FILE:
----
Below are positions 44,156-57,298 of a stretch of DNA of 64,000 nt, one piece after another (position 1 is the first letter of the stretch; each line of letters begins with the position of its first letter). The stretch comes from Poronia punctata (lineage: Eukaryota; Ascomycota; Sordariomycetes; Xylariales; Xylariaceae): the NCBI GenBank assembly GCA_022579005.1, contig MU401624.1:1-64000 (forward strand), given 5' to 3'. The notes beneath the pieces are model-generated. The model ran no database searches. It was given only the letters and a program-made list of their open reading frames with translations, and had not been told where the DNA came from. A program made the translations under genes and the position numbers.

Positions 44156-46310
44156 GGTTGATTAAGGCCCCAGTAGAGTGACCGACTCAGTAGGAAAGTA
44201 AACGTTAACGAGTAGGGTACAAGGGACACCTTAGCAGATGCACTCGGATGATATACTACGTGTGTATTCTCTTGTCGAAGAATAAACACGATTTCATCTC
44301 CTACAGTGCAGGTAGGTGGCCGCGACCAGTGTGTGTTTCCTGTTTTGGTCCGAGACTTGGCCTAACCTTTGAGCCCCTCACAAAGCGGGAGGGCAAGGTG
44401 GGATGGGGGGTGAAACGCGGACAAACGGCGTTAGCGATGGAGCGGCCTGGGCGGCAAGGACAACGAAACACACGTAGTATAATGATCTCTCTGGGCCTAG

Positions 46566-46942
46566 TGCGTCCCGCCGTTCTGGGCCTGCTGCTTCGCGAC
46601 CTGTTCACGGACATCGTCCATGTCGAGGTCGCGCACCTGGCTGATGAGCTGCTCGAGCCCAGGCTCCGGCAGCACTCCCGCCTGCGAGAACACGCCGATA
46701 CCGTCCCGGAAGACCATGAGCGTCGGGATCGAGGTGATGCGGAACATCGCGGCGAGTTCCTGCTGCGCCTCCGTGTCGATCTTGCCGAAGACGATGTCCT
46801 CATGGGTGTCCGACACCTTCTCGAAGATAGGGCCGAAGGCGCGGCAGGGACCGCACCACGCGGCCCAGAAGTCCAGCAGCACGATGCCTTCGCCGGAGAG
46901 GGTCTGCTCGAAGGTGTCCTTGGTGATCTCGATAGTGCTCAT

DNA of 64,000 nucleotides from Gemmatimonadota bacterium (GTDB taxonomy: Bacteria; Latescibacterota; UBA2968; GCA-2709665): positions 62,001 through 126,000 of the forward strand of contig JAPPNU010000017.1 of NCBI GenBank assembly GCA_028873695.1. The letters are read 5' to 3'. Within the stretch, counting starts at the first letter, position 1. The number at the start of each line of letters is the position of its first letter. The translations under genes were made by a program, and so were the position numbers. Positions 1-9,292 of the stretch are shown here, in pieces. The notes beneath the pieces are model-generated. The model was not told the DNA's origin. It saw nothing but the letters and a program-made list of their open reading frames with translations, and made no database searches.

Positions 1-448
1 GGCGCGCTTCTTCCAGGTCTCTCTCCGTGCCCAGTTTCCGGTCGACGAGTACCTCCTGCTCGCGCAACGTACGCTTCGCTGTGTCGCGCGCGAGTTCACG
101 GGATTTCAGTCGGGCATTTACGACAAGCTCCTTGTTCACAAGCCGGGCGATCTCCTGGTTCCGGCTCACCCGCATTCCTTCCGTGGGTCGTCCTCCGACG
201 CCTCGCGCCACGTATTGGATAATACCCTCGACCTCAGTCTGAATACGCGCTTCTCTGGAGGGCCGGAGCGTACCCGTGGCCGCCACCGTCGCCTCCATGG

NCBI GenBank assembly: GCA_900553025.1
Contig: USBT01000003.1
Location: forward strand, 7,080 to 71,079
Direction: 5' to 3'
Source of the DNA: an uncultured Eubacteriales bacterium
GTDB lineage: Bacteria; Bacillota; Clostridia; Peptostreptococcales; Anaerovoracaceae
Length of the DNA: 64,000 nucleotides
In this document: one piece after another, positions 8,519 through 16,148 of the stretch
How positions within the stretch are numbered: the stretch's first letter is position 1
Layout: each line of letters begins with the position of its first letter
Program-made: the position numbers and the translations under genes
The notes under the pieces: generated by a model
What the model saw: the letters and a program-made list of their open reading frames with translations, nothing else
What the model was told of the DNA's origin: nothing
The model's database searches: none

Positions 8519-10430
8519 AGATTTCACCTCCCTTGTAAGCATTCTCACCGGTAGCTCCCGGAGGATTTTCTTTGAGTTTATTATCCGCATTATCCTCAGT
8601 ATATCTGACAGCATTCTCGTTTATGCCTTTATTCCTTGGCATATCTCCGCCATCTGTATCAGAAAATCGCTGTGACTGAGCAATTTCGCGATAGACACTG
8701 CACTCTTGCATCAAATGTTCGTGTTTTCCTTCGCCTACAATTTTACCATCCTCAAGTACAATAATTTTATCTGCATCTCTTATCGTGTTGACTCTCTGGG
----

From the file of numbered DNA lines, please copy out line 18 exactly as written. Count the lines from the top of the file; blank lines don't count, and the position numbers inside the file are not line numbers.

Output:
NCBI GenBank assembly: GCA_900553025.1